Helpful Braille Resources You Should Know About

January is Braille Literacy Month.  Invented by Louis Braille, at the age of 15 years old while attending the National Institute for Blind Youth in Paris. Braille lost his sight during a childhood accident at the age of 4. Braille is not a language, rather it is a code that uses symbols formed within units of space that consists of six raised dots , 2 across and 3 down. Below are resources on braille information.

 

Braille Resources for Special Education Teachers

Path of Literacy Website for students who are blind and visually impaired. Includes teaching strategies on tactile production various braille designs.

Teaching Students with Visual Impairments Provides resources necessary to teach visual impaired students including teaching strategies and professional development opportunities.

Teaching Strategies

Beginning braille skills

Instructional strategies for teaching braille literacy

Teaching beginning braille reading- Some teaching strategies.

Teaching braille to young children

The following organizations focus on braille resources and information that serves children and adults with visual impairments including developing teaching materials.

Braille Authority of North America he purpose of BANA is to promote and to facilitate the uses, teaching, and production of braille. Pursuant to this purpose, BANA will promulgate rules, make interpretations, and render opinions pertaining to braille codes and guidelines for the provisions of literary and technical materials and related forms and formats of embossed materials now in existence or to be developed in the future for the use of blind persons in North America.

Braille Institute   Is a non-profit organization that offers a broad range of services serving thousands of students of all ages to empower themselves to live more enriching lives with blindness and vision loss.

National Braille Association National Braille Association, founded in 1945, is a non-profit organization dedicated to providing continuing education to those who prepare braille, and to providing braille materials to persons who are visually impaired.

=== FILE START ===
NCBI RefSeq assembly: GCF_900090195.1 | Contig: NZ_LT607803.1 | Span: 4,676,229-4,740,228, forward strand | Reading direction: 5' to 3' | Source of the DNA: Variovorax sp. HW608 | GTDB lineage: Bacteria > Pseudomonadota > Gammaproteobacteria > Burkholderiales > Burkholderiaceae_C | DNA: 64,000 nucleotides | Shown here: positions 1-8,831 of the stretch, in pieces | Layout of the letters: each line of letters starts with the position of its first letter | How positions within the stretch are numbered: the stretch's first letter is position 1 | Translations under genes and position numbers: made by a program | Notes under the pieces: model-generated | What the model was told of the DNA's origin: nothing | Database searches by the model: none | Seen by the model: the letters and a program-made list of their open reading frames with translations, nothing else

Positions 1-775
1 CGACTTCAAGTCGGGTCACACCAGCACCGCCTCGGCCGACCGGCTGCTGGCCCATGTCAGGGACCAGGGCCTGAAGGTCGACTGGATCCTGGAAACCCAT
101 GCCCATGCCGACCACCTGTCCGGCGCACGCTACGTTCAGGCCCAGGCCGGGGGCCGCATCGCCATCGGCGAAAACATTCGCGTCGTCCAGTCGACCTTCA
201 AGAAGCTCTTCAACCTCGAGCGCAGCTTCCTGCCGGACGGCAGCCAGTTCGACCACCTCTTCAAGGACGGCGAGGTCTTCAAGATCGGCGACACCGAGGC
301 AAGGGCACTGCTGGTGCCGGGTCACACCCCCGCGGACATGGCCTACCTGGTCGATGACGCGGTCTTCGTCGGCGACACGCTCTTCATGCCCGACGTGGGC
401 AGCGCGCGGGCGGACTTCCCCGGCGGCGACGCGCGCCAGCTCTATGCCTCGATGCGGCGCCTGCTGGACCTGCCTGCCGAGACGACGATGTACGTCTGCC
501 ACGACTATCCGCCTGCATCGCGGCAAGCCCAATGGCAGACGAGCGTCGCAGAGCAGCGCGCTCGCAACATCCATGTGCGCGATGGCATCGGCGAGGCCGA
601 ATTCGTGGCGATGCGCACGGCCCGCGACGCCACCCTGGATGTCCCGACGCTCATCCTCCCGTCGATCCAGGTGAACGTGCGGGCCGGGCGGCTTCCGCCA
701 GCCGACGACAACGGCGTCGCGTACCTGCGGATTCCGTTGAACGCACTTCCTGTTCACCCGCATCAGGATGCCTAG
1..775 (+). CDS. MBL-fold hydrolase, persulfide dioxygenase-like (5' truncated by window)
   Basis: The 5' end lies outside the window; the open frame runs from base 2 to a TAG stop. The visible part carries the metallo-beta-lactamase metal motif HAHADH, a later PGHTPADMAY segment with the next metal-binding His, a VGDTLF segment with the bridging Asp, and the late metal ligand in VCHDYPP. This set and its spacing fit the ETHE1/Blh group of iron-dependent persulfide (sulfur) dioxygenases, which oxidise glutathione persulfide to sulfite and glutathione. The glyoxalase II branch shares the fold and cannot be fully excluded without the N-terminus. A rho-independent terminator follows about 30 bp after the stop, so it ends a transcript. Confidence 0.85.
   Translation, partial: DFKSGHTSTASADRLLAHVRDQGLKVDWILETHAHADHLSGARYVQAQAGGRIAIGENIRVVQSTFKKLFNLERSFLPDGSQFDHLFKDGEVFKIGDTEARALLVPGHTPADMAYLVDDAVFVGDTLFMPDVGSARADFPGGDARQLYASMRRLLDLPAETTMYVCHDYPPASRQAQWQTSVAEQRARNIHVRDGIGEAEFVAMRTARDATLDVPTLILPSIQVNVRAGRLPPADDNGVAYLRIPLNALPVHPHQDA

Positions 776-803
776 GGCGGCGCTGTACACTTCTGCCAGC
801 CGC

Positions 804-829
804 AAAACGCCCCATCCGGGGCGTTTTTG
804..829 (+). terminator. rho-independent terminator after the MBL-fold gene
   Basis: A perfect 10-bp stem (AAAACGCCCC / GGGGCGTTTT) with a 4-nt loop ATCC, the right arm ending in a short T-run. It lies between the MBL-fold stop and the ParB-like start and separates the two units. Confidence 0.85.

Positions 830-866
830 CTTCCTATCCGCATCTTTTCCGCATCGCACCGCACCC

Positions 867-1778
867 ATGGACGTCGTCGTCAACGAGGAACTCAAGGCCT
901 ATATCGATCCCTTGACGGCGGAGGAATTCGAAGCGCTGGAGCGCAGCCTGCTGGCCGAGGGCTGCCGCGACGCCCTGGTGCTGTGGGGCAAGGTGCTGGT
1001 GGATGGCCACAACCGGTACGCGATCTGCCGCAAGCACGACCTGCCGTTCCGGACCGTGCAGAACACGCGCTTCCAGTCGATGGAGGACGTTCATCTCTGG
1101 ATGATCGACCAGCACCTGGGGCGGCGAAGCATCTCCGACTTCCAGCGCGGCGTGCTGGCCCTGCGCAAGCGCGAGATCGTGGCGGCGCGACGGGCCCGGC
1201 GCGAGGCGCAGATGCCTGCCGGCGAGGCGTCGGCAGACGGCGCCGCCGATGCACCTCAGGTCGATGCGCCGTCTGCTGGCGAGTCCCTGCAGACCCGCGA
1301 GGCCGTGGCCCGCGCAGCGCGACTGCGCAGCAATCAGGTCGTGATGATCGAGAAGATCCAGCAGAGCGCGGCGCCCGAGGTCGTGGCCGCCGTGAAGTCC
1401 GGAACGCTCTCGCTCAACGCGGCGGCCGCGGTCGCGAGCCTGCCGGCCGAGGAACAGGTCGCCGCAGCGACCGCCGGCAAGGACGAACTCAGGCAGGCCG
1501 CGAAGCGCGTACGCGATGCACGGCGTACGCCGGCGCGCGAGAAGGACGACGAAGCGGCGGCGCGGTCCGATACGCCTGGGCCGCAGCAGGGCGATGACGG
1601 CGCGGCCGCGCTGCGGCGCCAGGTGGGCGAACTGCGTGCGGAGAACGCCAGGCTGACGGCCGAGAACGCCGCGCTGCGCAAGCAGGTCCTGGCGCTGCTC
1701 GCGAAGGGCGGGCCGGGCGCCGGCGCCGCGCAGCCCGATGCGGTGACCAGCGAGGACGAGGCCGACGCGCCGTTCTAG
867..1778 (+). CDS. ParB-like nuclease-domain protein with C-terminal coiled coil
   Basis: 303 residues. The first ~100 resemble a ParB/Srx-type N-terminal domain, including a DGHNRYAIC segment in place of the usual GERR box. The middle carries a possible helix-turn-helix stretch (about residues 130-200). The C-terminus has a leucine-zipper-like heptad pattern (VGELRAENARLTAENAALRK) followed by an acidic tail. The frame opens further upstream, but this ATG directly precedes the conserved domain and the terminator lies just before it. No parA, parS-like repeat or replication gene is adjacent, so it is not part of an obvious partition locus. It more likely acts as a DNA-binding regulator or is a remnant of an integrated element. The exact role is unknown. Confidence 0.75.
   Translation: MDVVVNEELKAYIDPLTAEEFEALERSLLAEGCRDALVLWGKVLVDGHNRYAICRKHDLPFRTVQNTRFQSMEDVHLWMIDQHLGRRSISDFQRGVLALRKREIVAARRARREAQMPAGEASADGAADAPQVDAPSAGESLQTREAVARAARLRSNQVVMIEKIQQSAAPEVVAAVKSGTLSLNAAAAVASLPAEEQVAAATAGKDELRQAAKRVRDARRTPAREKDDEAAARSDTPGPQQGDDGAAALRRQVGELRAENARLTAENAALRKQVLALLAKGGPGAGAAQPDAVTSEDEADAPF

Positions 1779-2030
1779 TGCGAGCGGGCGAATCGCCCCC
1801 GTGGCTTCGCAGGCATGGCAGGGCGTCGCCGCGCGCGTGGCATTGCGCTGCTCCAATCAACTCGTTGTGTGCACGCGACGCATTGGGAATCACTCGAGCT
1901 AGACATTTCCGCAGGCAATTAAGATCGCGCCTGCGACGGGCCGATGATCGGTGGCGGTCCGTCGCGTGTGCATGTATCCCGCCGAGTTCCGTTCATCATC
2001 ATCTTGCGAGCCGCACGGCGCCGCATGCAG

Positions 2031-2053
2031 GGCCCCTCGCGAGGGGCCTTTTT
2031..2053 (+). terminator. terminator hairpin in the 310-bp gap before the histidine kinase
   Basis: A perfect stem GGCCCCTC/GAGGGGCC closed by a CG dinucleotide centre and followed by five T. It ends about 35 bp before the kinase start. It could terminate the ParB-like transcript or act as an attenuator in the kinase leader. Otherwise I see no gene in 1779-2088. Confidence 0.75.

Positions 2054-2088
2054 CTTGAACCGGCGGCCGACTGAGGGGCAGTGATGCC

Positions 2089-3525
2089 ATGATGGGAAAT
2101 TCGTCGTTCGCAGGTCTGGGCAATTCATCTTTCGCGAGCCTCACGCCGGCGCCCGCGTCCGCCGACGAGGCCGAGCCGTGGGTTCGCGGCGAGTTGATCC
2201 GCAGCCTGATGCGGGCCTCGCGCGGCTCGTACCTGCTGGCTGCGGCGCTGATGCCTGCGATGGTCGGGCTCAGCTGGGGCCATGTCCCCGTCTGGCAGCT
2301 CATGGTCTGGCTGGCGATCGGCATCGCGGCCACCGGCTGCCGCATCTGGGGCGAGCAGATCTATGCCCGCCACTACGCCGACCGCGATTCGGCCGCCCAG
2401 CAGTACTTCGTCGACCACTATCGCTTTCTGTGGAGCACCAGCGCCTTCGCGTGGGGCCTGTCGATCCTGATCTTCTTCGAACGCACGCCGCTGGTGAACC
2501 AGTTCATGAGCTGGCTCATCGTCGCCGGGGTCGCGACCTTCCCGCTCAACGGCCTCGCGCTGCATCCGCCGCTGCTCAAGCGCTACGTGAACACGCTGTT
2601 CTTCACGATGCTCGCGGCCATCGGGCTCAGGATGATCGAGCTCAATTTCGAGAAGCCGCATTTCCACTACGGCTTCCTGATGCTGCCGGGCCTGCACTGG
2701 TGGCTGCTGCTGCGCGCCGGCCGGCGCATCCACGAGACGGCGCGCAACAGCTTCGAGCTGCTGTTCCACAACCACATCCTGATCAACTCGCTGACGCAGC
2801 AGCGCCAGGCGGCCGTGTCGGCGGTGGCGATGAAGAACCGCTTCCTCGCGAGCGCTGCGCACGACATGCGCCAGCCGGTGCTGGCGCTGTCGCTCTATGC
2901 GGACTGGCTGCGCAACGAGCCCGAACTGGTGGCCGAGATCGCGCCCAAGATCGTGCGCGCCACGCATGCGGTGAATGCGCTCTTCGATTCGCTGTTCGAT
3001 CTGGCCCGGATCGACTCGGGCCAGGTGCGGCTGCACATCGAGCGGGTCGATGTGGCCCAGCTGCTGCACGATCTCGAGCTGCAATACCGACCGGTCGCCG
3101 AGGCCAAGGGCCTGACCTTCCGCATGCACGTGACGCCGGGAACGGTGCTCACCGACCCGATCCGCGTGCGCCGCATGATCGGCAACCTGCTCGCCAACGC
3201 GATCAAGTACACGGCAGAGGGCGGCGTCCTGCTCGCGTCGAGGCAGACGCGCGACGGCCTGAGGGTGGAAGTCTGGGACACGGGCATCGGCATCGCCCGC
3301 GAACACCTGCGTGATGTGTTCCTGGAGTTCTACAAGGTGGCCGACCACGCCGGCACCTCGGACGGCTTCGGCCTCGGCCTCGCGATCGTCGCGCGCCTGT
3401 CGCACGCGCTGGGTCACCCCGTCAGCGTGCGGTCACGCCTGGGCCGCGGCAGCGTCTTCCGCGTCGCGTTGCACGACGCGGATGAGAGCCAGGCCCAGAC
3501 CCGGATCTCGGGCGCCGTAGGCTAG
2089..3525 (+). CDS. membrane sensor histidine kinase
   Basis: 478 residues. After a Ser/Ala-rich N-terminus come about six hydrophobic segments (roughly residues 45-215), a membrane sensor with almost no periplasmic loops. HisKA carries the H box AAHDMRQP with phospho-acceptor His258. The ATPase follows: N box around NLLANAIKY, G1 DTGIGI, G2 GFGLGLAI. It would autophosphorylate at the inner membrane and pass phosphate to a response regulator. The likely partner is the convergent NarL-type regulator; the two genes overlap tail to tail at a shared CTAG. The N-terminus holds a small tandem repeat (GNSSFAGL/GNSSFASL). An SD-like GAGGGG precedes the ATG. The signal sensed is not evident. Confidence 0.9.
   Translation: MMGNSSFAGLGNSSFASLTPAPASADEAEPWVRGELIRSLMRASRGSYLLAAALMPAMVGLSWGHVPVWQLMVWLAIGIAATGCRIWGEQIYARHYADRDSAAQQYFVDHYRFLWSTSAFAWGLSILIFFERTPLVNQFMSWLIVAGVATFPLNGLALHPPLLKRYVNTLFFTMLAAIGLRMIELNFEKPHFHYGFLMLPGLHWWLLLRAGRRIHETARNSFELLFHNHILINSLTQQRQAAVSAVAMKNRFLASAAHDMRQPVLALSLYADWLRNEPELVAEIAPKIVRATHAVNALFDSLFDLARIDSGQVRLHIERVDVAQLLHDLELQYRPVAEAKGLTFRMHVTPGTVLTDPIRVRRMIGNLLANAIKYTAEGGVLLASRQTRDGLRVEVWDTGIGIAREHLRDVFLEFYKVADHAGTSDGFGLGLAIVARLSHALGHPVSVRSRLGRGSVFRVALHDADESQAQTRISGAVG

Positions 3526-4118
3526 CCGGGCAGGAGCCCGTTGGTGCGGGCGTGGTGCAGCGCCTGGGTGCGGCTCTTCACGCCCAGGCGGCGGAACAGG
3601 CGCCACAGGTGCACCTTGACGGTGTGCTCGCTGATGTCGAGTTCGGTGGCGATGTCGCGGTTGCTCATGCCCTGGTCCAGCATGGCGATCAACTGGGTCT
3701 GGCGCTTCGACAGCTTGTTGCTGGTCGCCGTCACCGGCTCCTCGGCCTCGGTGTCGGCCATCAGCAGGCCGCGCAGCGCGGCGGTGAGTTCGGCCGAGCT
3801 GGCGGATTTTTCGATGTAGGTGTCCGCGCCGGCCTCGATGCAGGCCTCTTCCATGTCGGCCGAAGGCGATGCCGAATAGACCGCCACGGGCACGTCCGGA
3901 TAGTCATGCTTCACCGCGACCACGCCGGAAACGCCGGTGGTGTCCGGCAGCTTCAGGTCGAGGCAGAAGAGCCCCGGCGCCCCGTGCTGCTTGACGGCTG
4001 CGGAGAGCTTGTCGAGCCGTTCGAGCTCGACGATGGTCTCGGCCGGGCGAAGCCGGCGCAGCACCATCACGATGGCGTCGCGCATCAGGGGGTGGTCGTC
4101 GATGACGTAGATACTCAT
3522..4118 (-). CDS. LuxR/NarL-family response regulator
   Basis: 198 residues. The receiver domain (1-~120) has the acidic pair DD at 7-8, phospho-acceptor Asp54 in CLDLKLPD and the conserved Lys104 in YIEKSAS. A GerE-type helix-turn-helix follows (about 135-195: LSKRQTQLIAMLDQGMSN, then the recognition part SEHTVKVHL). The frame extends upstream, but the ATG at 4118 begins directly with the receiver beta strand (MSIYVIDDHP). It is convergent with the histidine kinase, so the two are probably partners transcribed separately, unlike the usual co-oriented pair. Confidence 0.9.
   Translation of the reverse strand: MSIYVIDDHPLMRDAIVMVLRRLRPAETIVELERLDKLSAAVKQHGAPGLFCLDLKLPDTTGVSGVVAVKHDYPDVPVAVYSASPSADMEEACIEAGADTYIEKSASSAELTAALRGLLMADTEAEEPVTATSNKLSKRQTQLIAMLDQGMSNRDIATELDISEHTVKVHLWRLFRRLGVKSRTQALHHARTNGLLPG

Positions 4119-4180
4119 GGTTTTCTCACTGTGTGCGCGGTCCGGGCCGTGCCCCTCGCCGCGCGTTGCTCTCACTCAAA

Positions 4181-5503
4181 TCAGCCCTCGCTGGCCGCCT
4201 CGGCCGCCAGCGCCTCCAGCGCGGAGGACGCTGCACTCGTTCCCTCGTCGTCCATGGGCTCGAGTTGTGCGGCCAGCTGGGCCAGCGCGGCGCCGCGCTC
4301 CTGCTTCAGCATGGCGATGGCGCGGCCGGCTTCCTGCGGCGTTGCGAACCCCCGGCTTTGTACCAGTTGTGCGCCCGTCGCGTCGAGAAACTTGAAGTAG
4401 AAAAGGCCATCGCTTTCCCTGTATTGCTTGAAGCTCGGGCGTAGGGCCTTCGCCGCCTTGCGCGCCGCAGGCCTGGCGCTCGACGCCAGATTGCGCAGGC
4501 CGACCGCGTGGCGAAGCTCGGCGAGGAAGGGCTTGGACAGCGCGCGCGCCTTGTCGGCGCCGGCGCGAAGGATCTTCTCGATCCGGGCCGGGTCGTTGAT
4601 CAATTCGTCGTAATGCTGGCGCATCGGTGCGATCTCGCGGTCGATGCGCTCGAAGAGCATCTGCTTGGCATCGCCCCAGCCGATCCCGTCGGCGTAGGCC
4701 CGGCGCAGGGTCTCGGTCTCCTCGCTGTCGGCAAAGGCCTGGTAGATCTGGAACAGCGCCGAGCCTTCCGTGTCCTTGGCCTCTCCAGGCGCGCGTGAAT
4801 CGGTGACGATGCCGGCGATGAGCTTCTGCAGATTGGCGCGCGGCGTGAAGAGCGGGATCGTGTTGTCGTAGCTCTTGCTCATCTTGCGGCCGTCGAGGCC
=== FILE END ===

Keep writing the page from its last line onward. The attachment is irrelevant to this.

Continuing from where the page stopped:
The following laws and regulations authorize the provision of library services to people who are blind, visually impaired or have a physical disability:

Act of March 3, 1931 Authorization of the Library of Congress to provide books for the use of adult blind residents of the United States.

Public Law 89-522 Amends the Acts of March 3, 1981 and October 9, 1962 relating to the furnishing of books and other material to the blind.

U.S. Code Sec. 135a– Authorizes books and sound reproduction records for blind and others with physical disabilities.

Title 36, Code of federal Regulations, 701.10 Provides books in raised characters (braille) on sound reproduction recordings or in any form.

Workplace

The American Disability Act (ADA) requirements for effective communication in the workplace to provide accommodations for people with visual impairments are able to communicate with people effectively.

  • For people who are blind, have vision loss, or are deaf-blind, this includes providing a qualified reader; information in large print, Braille, or electronically for use with a computer screen-reading program; or an audio recording of printed information. A “qualified” reader means someone who is able to read effectively, accurately, and impartially, using any necessary specialized vocabulary.